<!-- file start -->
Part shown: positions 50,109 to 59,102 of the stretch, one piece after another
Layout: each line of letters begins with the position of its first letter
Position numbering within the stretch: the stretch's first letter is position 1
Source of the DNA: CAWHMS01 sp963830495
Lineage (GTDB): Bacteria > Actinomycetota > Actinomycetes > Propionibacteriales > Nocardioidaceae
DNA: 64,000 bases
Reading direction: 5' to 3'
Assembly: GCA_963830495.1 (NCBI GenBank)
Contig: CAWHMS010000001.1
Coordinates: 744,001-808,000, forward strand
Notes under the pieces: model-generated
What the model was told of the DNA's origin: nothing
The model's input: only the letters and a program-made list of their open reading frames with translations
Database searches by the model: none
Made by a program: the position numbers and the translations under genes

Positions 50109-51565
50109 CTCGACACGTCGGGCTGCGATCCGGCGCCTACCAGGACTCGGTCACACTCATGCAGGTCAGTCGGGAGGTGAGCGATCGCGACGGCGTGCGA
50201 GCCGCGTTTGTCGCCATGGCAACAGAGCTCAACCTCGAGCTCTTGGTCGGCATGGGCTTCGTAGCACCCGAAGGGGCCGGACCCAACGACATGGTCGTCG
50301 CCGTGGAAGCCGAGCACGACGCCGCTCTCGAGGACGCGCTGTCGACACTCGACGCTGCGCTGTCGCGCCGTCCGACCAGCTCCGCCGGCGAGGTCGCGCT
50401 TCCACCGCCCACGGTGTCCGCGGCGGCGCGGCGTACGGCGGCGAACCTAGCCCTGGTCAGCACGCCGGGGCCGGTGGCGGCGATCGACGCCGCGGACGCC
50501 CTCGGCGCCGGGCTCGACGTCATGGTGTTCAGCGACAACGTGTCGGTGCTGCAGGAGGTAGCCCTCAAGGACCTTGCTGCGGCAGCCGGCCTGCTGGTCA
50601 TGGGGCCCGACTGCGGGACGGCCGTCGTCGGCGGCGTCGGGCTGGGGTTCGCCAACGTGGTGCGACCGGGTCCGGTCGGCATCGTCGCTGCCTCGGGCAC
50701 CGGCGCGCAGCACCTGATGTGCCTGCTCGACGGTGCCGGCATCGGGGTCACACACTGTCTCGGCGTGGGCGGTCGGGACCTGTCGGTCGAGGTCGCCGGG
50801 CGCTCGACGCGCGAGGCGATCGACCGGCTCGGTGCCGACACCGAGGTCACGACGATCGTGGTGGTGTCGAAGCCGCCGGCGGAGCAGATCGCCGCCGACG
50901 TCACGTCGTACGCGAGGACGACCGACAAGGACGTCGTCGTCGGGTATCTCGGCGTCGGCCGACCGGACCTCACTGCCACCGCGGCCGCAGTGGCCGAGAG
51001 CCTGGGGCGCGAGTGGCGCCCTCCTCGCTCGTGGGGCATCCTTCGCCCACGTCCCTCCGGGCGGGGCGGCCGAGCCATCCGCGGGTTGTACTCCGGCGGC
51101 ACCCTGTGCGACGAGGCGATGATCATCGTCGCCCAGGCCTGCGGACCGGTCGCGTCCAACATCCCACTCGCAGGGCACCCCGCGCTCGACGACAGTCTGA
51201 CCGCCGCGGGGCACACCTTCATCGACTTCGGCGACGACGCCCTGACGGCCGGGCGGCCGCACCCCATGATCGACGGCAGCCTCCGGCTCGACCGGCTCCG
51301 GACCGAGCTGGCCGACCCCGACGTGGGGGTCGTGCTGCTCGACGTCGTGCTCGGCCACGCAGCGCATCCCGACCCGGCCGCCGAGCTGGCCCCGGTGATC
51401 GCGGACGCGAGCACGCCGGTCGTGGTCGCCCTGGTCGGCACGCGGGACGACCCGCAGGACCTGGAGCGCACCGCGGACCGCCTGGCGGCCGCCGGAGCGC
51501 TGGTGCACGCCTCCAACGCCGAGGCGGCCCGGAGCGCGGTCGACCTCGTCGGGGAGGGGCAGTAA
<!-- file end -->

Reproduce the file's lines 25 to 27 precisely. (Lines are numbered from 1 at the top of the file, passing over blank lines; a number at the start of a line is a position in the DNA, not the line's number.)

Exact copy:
50901 TCACGTCGTACGCGAGGACGACCGACAAGGACGTCGTCGTCGGGTATCTCGGCGTCGGCCGACCGGACCTCACTGCCACCGCGGCCGCAGTGGCCGAGAG
51001 CCTGGGGCGCGAGTGGCGCCCTCCTCGCTCGTGGGGCATCCTTCGCCCACGTCCCTCCGGGCGGGGCGGCCGAGCCATCCGCGGGTTGTACTCCGGCGGC
51101 ACCCTGTGCGACGAGGCGATGATCATCGTCGCCCAGGCCTGCGGACCGGTCGCGTCCAACATCCCACTCGCAGGGCACCCCGCGCTCGACGACAGTCTGA